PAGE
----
She wants what’s hers…and the boss who stands in her way.
Marguerite Delacroix must regain possession of her family’s ancestral vineyards. When she’s caught red-handed sneaking into the winery, she comes face-to-face with the new owner — tech titan Evan Fletcher. But he doesn’t turn her in — he gives her a job! Now she’s waiting for her chance to turn the tables and claim her inheritance. But soon their off-the-charts chemistry threatens to throw her off track…and right into the deep end with her off-limits boss!
Breaking into the owner’s private wine cellar at St. Isadore Winery was easy. The side door at the rear of the house stuck a little from disuse, but it led directly to the service stairs and Marguerite Delacroix’s destination several flights below. Getting out, on the other hand…
Marguerite tried to lift the two full cases of wine at her feet and gave up, rubbing her aching arms as she considered the best way to make a quick exit. What had seemed like an excellent plan at 11:00 p.m. over a bottle—or two—of Carménère shared with her best friend, Aracely Contreras, turned out to have several flaws in its execution at one in the morning. To start, the bottles were heavy. Too heavy to carry up the stairs except a few at a time, which would take the rest of the night.
She held up her phone, with the flashlight app on, and did a slow, albeit unsteady, 360-degree pirouette, shining the light around the dark, chilly cellar with its dozens of wine racks lining the walls. But this just confirmed what she already knew. Her only other option was the elevator, but it was riskier.
She sighed. Of course, this wasn’t going to be simple. Things never were at St. Isadore.
Marguerite grew up on stories about the fabled exploits of her Delacroix ancestors, legendary for their winemaking prowess. She was descended from the branch of the family that immigrated to California during the gold rush, producing wine for the state’s fast-growing population. One vineyard turned into five and St. Isadore was established shortly after, built to resemble a Loire Valley castle. Now it was one of the few remaining original wineries in Napa.
The winery had survived the phylloxera virus, which had destroyed most of Napa’s grapevines by the turn of the last century, and sailed through Prohibition thanks to savvy packaging and not a little smuggling. However, St. Isadore had almost gone under when two brothers inherited the estate after World War II and fought bitterly over how to run the business. Eventually, one brother had kept control of the winery while the other took the vineyards to manage for himself.
The two branches of the family had remained at odds until Marguerite’s father, who had inherited the vineyards and then sold them ten years ago to the late Linus Chappell, who owned the winery. Marguerite had begged her parents to keep the land until she could take over its management, but neither of her parents had much interest in viticulture, and early retirement in Arizona had beckoned. She’d returned home after her junior year at UC Davis to find that the vineyards, for the first time in their history, no longer had an owner named Delacroix.
But even a reunited estate hadn’t restored St. Isadore to its former glory. The more Northern California’s wine country thrived off increased tourism and demand for its wines, the further St. Isadore seemed to fall behind.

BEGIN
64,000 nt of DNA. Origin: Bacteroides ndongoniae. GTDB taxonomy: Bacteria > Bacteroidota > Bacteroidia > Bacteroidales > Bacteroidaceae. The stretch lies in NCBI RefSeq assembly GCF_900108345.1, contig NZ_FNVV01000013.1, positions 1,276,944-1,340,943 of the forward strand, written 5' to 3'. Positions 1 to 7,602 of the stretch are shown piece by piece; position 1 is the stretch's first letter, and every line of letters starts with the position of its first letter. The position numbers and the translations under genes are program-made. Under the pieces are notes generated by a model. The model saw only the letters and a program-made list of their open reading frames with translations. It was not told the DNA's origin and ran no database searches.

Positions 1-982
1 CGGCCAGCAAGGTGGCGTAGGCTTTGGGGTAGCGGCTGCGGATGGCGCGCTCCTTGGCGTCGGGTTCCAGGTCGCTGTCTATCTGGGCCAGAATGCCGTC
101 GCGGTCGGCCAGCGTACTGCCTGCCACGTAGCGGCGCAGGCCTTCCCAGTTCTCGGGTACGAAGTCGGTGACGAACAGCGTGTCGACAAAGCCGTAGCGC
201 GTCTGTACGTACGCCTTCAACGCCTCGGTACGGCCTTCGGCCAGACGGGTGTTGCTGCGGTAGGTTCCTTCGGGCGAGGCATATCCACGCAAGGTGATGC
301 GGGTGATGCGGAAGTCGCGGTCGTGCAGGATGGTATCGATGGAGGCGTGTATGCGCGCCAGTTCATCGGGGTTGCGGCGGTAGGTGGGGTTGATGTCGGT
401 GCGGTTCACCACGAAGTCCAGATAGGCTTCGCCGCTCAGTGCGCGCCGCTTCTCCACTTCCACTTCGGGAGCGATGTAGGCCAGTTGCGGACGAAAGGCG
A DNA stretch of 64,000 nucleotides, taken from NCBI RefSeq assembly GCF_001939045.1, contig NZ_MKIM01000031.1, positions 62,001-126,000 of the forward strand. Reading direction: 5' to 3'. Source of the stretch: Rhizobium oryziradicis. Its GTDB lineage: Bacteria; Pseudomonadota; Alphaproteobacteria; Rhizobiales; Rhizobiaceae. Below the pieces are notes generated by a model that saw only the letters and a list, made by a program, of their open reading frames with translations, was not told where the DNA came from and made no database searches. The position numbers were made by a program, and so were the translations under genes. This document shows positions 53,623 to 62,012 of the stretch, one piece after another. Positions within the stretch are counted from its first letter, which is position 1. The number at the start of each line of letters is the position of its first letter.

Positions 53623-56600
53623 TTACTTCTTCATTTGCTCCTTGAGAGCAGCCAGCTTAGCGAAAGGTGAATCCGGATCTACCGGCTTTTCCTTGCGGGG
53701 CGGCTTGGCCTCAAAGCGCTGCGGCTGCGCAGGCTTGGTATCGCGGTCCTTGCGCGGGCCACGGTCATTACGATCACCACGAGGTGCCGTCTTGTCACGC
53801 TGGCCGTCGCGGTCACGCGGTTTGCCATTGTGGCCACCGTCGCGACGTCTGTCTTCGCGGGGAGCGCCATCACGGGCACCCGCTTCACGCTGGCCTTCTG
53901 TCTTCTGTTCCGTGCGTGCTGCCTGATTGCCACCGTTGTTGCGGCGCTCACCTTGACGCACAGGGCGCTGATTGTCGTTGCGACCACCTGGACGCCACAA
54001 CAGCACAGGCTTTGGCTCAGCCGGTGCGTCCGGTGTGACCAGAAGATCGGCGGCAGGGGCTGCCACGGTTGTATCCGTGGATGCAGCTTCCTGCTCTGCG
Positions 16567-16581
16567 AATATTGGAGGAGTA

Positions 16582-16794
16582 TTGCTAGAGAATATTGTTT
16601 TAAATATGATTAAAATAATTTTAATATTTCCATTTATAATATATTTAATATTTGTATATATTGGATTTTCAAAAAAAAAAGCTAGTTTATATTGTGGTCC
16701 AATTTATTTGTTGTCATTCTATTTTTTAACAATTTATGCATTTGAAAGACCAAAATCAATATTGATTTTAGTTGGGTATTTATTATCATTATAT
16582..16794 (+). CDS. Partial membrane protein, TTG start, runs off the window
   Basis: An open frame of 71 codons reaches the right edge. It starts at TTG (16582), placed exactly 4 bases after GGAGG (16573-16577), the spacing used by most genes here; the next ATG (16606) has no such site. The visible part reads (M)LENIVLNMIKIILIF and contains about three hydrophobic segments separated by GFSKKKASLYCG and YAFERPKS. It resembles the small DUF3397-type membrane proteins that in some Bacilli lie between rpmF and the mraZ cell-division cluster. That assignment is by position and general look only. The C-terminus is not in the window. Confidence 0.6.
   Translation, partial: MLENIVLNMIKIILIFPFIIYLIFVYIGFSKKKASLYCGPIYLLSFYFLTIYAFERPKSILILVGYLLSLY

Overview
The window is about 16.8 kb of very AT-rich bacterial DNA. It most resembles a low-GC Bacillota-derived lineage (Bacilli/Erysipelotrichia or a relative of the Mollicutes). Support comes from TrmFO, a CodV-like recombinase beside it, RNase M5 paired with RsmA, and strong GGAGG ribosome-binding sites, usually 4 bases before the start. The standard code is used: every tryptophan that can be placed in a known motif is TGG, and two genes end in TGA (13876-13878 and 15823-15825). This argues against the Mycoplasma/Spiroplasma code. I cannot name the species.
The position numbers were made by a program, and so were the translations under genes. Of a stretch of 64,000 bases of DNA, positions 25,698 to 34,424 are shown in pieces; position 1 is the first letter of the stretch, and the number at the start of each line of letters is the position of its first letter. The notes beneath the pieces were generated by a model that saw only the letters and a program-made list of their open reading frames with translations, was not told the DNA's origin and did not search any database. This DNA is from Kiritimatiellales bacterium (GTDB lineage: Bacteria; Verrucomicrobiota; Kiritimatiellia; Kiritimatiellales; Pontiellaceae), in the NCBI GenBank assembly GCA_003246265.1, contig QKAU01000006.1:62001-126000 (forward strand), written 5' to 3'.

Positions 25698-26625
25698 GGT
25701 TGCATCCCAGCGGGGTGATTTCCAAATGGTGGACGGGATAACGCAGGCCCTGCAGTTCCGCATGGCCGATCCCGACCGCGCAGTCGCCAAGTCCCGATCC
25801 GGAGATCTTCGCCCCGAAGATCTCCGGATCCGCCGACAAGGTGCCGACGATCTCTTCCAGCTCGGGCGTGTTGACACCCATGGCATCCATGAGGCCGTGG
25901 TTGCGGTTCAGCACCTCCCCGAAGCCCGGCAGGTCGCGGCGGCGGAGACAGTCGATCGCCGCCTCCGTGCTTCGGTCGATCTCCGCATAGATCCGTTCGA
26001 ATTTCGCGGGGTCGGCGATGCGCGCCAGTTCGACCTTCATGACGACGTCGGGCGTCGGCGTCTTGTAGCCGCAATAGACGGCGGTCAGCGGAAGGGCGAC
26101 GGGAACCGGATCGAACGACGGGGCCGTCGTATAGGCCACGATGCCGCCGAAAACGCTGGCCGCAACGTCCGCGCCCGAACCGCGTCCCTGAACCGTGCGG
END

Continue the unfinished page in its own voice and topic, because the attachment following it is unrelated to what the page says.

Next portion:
New equipment did on occasion make its way into the winery, but the elevator in the cellar dated to the mid-1930s. It was as beautiful in its art deco detail as it was rickety and noisy. The engine room was underneath the owner’s living quarters and could be heard—and felt—through several floors and walls. The family liked it that way. It served as another control on who accessed their private stash of rare and experimental wines and when.
At least the elevator was reliable; Marguerite knew from long experience. Besides, who was around to hear her use it? Linus had died six months ago without a will, and his entire estate had gone to his closest relatives, two great-nephews who’d immediately put the winery and its vineyards on the market. The sale of St. Isadore to a Silicon Valley tech CEO had been completed last week, and according to local gossip, he hadn’t taken possession yet. And the local gossips would know. He was an object of intense interest, not the least because he was reputed to be ridiculously good-looking and single.
But the detail most important to Marguerite was when escrow closed, the security guards the great-nephews had installed disappeared. Which left her this one small window of opportunity.
She propped open the elevator’s wooden outer door with a nearby wedge, then pulled back the ornate steel security gate and began loading wine bottles into the small cab. This was probably the last time she would set foot in the cellar. St. Isadore was targeted to be torn down and turned into a luxury housing development, if the rumors were correct.
Her breath caught in renewed pain at the thought.
But she could save the wine. Her wine. Wine that she hoped would be the first step to restoring the Delacroix name to winemaking prominence. Most of it was locked up in the winery and inaccessible, but Linus had asked for a sample bottle from each batch to store in the owner’s cellar. Now these bottles were all she had left after eight years. Eight years of putting her whole heart into working for Linus because they had a handshake deal: he would pay her fifteen percent of her negotiated salary. The other eighty-five percent went toward buying back the original vineyard that started it all, with its grapes to be made into wine by her and sold by St. Isadore. She would not let the Delacroix name down.